endangered is common to many members of the community cannot change the ordinary principles of liability for fault. The case is therefore one that can rest only upon Fletcher v. Rylands.23 This then is one more situation where an acceptance of that case permits us to arrive at a decision different from the one that would have been arrived at in its absence.24

THE TANK CAR CASE. In 1887, the date of the passage of the Interstate Commerce Act, the purpose of government regulation was the prevention of the exorbitant and discriminatory rates and practices then on the rampage.2 And the amendatory Hepburn Act of 19063 pretended to do no more than make the original act a more efficient instrument of that purpose. But later, with the increase in commerce and trade, arose a demand for more adequate service. Recently this demand has become more and more insistent. Embargoes by the railroads and complaints by the shippers are making manifest the next point of contact between the railroads and the law. It is more and more clear that the limit of production is fixed by the transportation facilities. Furthermore, it may fairly tween catastrophic and continuous escapes of substances, and of the reasons therefor see Jeremiah Smith, "Tort and Absolute Liability," supra, p. 324.

The fact that a public interest is invaded by the condition of premises for which the defendant is responsible certainly throws on him a positive obligation to put them into shape, in spite of the fact that the condition arises from some force outside of his control, while it is rather clear that he has no such duty if all that is threatened is a private injury. Compare Y. B. 32 Assis. pl. 10; VINER, ABR. tit. Nusance, A; King v. Wharton 12 Mod. 510; Proprietors of Margate Pier & Harbor v. Margate, 20 L. T. (N. S.) 564; Attorney-General v. Heatley, [1897] 1 Ch. 560; and Northern Pacific Ry. Co. v. United States, 104 Fed. 691, with Sparke v. Osborne, 7 Comm. L. R. 51, and Reed v. Smith, 27 West. L. R. (Can.) 190. See, however, Smith v. Giddy, [1904] 2 K. B. 448; Roberts v. Harrison, 101 Ga. 773, 28 S. E. 995; 27 HARV. L. REV. 769. Such a distinction can be understood. But no case has been found which says that when defendant has done nothing and omitted nothing he is any more liable for accidents connected with his property when the interest interfered with is common to many persons than when it is not so. Barker v. Herbert, [1911] 2 K. B. 633, and Inhabitants of Shrewsbury v. Smith, 12 Cush. (Mass.) 177, seem to hold that there is no such distinction.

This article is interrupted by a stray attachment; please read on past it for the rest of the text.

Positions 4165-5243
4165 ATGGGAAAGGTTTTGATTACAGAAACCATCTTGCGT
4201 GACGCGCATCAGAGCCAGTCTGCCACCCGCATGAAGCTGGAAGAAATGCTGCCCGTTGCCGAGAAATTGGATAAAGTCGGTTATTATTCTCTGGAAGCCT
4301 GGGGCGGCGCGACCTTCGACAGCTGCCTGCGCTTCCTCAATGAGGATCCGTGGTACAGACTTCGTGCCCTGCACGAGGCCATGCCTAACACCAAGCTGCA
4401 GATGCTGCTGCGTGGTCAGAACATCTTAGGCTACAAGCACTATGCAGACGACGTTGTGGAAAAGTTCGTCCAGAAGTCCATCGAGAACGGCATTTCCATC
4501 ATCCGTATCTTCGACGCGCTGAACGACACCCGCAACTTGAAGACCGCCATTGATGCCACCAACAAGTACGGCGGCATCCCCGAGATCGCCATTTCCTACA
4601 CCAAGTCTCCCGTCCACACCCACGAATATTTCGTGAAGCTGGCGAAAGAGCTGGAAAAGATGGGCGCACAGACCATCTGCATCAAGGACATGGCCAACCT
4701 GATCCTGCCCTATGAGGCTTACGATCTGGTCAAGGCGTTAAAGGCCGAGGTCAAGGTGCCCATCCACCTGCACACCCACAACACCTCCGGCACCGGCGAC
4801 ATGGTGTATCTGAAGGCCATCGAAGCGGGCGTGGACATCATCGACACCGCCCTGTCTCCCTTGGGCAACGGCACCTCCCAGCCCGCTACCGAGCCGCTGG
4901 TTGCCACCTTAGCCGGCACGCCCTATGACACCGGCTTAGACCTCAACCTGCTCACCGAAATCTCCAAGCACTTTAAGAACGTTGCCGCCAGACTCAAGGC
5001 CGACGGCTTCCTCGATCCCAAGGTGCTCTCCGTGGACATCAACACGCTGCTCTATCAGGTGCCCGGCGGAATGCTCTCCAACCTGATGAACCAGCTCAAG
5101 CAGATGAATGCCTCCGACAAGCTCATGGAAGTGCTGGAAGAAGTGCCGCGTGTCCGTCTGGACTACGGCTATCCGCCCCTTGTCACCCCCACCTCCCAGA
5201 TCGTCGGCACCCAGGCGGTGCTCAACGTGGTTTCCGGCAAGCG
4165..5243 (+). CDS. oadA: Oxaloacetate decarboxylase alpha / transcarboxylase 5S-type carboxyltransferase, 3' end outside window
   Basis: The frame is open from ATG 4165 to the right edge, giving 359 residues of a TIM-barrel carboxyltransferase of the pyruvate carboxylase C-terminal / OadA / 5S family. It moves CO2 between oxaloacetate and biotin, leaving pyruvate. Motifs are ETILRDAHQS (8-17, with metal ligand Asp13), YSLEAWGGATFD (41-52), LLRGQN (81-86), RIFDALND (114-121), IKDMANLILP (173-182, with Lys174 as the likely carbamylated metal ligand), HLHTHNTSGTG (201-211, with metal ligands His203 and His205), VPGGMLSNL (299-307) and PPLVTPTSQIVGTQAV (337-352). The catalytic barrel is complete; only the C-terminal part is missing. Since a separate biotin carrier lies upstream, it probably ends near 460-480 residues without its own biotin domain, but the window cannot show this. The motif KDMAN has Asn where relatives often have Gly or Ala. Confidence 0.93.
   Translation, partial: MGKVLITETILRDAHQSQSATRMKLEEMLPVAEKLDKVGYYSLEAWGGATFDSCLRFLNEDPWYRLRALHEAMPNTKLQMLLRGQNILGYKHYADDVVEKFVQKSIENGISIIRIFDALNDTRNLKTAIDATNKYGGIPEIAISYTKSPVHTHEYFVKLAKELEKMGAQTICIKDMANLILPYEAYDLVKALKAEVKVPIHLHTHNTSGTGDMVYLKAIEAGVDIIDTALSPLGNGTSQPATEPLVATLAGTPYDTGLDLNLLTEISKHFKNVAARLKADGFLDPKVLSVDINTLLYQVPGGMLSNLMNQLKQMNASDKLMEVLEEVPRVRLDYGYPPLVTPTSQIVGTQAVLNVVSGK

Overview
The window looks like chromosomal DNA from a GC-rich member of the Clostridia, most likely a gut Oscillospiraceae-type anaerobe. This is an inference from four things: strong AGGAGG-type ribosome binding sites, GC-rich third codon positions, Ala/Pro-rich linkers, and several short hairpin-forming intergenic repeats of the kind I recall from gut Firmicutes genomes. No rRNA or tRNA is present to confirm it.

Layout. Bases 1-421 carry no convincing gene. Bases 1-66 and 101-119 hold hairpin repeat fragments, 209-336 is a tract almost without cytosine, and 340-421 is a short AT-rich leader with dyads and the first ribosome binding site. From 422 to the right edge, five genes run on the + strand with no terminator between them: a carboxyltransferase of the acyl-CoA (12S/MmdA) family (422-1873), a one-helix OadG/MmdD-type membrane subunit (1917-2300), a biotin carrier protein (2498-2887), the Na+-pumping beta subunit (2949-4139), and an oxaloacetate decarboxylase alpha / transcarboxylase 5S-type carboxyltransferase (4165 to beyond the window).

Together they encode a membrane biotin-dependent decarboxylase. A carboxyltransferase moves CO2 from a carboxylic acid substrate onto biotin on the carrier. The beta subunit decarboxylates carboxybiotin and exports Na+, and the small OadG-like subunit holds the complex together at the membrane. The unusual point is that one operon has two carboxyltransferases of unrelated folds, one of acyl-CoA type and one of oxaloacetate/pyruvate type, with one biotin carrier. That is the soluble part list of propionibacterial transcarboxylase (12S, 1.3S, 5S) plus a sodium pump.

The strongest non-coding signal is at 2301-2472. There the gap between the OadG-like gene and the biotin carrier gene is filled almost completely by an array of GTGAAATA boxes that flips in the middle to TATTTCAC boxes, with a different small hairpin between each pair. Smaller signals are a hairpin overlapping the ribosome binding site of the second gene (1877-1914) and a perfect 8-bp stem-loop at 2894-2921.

The court understood this perfectly. In the course of the argument Gavan Duffy, J., inquired, "Is the meaning of the statute that the promoters may run a tramway at their own risk, or that they may run it provided they use reasonable care?" The answer was, "In general the promoters are free from liability if their works are in good order.... In the case of damage caused by the escape of electricity their liability goes farther and is absolute." [1916] Vict. L. R. 231, 240. The use of the language of nuisance in connection with this kind of a case is perhaps, in a British jurisdiction, justified by the cases of Midwood & Co. Ltd. v. Manchester Corporation, and Charing Cross, etc. Supply Co. v. London Hydraulic Power Co., supra, note 21. 24 See E. R. Thayer, "Liability without Fault," 29 HARV. L. REV. 801, 802-13. It was apparently at one time thought in English courts that legislative authorization, whatever its effect on liability on other grounds, necessarily negatived liability under Fletcher v. Rylands. See Green v. Chelsea Waterworks Co., 10 T. L. R. 259. This opinion can hardly now be held.

1 24 STAT. AT. L. 379.

2 See Texas & Pacific Ry. v. Interstate Commerce Commission, 162 U. S. 197, 233; New York, New Haven, etc. R. Co. v. Interstate Commerce Commission, 200 U. S. 361, 391. See also S. O. Dunn, "The Interstate Commerce Commission," 63 ANNALS AM. ACAD. OF SOC. AND POL. SCI. 155, 159.

3 34 STAT. AT L. 584.